Ludum Dare 28
Ludum Dare 23
Ludum Dare 18
I’ve just submitted the final version of Loot of the Forest, it’s playable online here:
This is somewhat backwards, but since I forgot to write an I’m In post:
- Sleep deprivation
- Silly animal puns
Better late than never. Here goes:
Graphics – This always seems to be hit or miss for me but I managed to find something simple and cute early on and mostly stuck with it. The style did evolve a bit over time so it’s not perfectly consistent but close enough to not be glaring.
Character – Somehow the combination of cute spherical animals, chaos and tiny planets came together well. I can’t say this was planned but I’m happy with the outcome.
Delayed decision making – I decided on the controls and genre for the game early on but didn’t really come to a decision about gameplay or goals until later. This meant I spent most of the available time on Saturday building the basic physics and movement of the game. This was a bit of a risk but it meant that the eventual goals and gameplay were tailored to what was achievable. I’m quite glad I didn’t commit to some of the earlier ideas I had that would have taken the underlying systems in a different direction as I don’t think they’d have turned out as well.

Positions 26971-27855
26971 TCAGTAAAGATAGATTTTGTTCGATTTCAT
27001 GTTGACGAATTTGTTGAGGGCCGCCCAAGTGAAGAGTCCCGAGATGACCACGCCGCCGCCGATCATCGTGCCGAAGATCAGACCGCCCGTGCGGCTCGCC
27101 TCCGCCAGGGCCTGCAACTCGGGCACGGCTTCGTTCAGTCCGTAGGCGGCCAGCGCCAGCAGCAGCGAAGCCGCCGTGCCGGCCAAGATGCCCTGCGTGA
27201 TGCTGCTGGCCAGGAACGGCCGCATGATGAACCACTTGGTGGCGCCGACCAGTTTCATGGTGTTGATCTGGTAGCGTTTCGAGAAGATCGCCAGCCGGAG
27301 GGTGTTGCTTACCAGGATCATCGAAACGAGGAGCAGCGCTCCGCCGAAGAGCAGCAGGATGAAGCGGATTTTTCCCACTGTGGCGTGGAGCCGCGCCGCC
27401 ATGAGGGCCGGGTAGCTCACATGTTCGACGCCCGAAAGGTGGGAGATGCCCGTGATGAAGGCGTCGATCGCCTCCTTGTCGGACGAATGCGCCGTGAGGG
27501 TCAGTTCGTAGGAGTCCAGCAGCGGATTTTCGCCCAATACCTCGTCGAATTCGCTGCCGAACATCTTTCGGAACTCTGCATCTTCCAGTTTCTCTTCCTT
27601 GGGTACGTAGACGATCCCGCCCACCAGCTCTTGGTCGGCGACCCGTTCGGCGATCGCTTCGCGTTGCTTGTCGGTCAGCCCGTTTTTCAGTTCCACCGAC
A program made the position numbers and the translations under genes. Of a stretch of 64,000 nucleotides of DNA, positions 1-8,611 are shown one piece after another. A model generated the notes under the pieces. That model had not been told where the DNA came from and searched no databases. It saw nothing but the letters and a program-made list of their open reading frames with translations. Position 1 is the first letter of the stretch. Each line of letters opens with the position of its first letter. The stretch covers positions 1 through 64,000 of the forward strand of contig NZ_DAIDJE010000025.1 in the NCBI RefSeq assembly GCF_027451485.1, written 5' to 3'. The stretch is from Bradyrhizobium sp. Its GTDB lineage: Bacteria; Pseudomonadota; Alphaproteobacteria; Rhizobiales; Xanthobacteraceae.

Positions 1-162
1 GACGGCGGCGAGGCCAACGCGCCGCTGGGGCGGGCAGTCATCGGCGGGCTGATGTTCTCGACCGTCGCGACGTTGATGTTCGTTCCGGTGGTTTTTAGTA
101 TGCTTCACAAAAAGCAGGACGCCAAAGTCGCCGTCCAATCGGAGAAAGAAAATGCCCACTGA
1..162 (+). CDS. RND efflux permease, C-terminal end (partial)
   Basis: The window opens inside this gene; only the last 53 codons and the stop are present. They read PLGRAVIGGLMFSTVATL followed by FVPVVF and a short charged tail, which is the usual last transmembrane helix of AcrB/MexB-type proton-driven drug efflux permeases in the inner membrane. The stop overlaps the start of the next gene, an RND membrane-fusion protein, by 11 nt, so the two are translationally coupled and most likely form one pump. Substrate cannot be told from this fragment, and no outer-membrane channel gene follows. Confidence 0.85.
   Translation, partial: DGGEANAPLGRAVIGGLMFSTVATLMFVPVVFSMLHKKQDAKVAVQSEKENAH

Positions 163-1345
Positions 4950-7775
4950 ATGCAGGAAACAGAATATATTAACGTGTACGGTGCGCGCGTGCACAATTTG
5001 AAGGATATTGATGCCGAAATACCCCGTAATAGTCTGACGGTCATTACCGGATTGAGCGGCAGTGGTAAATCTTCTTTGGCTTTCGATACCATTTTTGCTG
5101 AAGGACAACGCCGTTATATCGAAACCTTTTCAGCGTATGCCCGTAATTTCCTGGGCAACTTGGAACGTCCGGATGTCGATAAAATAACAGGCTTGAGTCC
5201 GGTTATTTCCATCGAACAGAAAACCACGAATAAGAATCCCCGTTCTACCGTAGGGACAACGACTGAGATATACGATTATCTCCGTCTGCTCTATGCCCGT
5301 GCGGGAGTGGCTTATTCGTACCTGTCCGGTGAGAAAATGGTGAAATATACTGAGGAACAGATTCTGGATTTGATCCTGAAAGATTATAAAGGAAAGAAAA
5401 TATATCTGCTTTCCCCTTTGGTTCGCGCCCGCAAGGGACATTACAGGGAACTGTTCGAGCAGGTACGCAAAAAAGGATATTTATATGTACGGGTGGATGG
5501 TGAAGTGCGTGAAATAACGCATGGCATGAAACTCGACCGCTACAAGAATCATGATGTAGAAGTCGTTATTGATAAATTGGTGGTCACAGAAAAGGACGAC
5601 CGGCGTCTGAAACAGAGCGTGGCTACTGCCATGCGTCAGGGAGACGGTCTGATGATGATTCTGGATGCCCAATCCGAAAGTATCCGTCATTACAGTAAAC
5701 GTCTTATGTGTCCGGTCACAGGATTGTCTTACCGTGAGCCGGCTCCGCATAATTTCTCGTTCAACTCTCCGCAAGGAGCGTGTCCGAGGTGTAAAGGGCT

Using an existing engine – Choosing FlashPunk early on turned out well for me despite it being my first time using it (I’m generally a C++ developer, I’ve worked in as3 before but using my own entity system and supporting code). It was good not to have to maintain and fix things as I went and FlashPunk was kind enough to step out of the way when I needed to which made implementing the physics efficiently possible.